Stephen Hillenburg, who started developing SpongeBob in 1996, originally started his career pursuing marine biology. Hillenburg graduated from Humboldt State University with his bachelor’s degree in marine resource planning and interpretation in 1984 and then took his knowledge to teaching marine biology at the Ocean Institute in Dana Point, California. However, in 1992, he decided to change his career path and enrolled in the California Institute of the Arts looking to learn more about animation. After graduating, he joined the writing, producing and art staff of Rocko’s Modern Life, the popular Nickelodeon series. In 1996, he came up with the idea for SpongeBob in collaboration with some of his coworkers and started working on a pilot, which he successfully pitched to Nickelodeon in 1999. Apparently, they immediately knew they had a hit on their hands when he presented the finished episode “Help Wanted” since two of the executives had to leave the room from laughing so hard.
11. SpongeBob was originally named SpongeBoy.
When creator Stephen Hillenburg initially came up with the idea of SpongeBob, he was a bit different. First off, the first version SpongeBob was actually an amorphous shape, like a real sponge, but Hillenburg was inspired by looking at a kitchen sponge to give the character his signature square shape. The squarer version of SpongeBob still wasn’t exactly like the character’s final iteration though; initially, Hillenburg was calling him SpongeBoy. SpongeBoy was quite similar to the SpongeBob that we have all come to know and love, although he accessorized a bit more, wearing a green baseball cap, which Hillenburg eventually decided to toss before the series started filming. However, Hillenburg was forced to also ditch the original name when he found out that it was copyrighted by a mop company, which seems to have since gone defunct since there isn’t a trace of it on the Internet. Something tells us Hillenburg isn’t looking to change back the ultra-recognizable name now, though.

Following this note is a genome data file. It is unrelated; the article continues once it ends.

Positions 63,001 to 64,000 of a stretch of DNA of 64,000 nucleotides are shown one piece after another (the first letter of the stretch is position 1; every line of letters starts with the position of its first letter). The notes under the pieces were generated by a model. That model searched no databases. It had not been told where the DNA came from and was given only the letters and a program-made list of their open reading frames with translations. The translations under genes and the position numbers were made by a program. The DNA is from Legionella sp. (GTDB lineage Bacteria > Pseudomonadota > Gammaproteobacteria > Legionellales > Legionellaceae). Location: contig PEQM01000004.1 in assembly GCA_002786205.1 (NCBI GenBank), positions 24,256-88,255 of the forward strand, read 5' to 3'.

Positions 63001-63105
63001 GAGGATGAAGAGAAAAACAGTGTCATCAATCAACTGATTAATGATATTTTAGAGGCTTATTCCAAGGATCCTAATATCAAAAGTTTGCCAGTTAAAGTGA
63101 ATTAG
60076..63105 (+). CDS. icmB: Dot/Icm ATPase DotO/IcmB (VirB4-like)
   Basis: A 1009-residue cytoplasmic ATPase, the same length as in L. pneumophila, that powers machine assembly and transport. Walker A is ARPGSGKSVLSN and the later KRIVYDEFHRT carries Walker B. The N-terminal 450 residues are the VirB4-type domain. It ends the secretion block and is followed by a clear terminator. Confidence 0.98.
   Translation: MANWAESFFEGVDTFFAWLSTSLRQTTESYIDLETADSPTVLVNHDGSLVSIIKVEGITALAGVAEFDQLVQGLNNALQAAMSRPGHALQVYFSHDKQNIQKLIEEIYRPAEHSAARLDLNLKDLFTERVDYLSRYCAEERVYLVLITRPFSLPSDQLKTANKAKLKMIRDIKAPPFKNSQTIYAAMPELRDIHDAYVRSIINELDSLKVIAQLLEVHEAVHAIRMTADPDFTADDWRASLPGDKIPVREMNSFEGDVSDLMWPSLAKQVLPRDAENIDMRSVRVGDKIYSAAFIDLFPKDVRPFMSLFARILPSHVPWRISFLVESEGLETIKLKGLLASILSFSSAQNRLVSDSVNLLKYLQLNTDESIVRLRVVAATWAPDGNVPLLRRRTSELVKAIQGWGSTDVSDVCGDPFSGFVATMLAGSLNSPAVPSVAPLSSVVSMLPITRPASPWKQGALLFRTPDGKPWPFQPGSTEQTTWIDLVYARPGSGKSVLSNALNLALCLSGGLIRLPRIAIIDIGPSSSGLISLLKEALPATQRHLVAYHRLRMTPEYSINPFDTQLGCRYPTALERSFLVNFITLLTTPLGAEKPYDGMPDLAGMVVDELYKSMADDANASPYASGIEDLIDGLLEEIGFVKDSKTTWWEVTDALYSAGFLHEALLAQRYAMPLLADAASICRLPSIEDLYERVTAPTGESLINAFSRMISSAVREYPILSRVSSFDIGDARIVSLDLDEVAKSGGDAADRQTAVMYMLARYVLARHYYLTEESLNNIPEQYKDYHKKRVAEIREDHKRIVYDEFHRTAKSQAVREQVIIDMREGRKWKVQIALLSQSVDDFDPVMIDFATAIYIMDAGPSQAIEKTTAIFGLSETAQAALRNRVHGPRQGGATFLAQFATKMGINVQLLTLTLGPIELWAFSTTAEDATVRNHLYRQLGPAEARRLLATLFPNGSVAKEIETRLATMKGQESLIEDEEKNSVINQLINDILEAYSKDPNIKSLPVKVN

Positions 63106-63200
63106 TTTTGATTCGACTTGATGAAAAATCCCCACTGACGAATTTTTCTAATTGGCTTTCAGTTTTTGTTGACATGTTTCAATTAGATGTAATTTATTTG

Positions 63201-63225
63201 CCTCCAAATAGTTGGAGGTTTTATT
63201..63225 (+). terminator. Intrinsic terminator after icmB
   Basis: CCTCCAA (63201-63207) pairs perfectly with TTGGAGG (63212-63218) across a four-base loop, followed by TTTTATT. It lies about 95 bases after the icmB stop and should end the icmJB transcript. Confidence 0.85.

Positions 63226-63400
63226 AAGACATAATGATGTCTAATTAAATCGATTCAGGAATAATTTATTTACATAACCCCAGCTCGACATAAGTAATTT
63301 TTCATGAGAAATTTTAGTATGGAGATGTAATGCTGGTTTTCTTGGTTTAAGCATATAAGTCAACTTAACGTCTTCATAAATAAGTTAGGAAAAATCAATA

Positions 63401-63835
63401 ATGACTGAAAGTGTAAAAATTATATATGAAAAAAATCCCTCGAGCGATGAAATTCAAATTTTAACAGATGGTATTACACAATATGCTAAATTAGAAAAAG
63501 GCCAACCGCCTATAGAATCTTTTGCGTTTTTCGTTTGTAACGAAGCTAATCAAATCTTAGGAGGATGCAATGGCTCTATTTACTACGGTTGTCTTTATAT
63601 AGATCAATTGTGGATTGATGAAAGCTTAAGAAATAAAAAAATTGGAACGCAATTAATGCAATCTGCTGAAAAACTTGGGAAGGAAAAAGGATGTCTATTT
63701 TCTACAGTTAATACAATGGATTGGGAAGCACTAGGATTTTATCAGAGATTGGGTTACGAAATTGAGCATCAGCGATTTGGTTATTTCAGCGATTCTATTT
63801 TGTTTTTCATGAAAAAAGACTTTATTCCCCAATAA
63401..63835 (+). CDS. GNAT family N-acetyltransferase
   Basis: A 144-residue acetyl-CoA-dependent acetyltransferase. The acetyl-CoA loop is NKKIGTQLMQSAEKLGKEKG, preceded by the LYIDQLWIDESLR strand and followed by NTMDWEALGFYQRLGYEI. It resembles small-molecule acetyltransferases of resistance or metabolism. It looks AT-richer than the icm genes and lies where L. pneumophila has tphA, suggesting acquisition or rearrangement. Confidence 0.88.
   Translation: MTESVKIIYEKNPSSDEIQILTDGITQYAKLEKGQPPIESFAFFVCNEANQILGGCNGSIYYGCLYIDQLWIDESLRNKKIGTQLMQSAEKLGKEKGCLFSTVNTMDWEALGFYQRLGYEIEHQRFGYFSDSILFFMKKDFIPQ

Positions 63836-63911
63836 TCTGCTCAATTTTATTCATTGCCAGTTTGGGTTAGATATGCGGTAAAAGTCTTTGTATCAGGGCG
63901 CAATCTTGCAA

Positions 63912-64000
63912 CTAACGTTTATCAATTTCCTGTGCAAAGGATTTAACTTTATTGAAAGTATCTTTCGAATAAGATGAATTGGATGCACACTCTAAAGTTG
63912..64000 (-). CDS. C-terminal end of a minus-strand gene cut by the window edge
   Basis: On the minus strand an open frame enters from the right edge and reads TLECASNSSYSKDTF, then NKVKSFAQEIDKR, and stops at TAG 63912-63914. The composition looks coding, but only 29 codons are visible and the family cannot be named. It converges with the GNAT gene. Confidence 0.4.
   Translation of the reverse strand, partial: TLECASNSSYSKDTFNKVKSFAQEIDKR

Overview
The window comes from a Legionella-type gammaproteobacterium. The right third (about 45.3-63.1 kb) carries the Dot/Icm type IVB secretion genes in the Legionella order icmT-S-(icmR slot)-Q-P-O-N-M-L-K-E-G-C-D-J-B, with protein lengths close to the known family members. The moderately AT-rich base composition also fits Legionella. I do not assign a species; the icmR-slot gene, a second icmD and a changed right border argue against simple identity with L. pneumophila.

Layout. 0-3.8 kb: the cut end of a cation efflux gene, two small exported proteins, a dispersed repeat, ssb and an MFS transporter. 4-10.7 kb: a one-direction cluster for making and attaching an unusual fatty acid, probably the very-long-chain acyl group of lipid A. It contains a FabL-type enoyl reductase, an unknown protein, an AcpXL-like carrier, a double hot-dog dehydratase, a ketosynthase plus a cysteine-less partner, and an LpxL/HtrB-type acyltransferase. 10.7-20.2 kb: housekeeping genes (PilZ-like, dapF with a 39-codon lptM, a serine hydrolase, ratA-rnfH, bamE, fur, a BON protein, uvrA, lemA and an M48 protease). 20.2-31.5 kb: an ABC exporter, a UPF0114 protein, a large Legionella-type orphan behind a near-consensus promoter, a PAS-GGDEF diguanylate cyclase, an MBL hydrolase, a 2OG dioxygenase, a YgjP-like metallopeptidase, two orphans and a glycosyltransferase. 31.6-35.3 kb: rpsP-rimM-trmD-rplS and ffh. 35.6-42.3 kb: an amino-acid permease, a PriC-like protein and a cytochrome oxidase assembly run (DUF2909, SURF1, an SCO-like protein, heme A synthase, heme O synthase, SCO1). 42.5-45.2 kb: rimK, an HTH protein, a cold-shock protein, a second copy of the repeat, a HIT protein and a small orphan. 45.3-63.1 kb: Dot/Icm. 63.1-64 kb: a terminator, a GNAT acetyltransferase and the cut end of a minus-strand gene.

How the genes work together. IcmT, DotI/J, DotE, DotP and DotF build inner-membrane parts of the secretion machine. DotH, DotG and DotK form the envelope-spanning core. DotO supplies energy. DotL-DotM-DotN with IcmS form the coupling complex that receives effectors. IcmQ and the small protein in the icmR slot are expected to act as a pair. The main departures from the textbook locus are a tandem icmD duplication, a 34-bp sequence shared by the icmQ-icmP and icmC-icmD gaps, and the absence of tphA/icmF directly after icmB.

10. Patrick was originally thought of as the angry owner of a roadside bar.
SpongeBob’s best friend also went through a number of iterations before becoming everyone’s favorite not so bright neighbor. Initially, Hillenburg came up with the idea of a pink starfish who was not so happy about his coloring. In Hillenburg’s original thoughts, Patrick was the owner of a roadside bar who felt the need to bully other due to his own pastel coloring. In this version, Patrick meets SpongeBob and Squidward while they are on a road trip together and take a stop at his bar, a part of Hillenburg’s initial pilot concept, bringing the angry tyrant into their lives. However, according to SpongeBob executive producer Derek Drymon, that idea didn’t last very long and, after six months of storyboarding with the team that he had put together from friends who had worked with him on Rocko’s Modern Life, Hillenburg was eventually able to come up with the versions of the characters that we know and love today.
9. The Krusty Krab is actually modeled after a lobster trap.
Everyone’s favorite fast food restaurant may not be a real thing, but it is modeled after one. Like many of the objects in Bikini Bottom, the Krusty Krab is modeled after a real-world counterpart that can frequently be found in the ocean due to human pollution—in this case, a lobster trap. The signature shape becomes pretty obvious when you compare the two when you look at pictures of the two side by side; take out the lobster trap netting and replace it with the Krusty Krab’s glass sidings and you can totally see the resemblance between the restaurant and the device used to trap Mr. Krab’s lobster cousins. Another fun fact about SpongeBob’s place of employment? It was originally named the Crusty Crab, but, like the Kardashians, Hillenburg eventually decided to go with all K’s for the name. Now, if only the real world had something anywhere near as delicious as the Krabby Patty seems to be…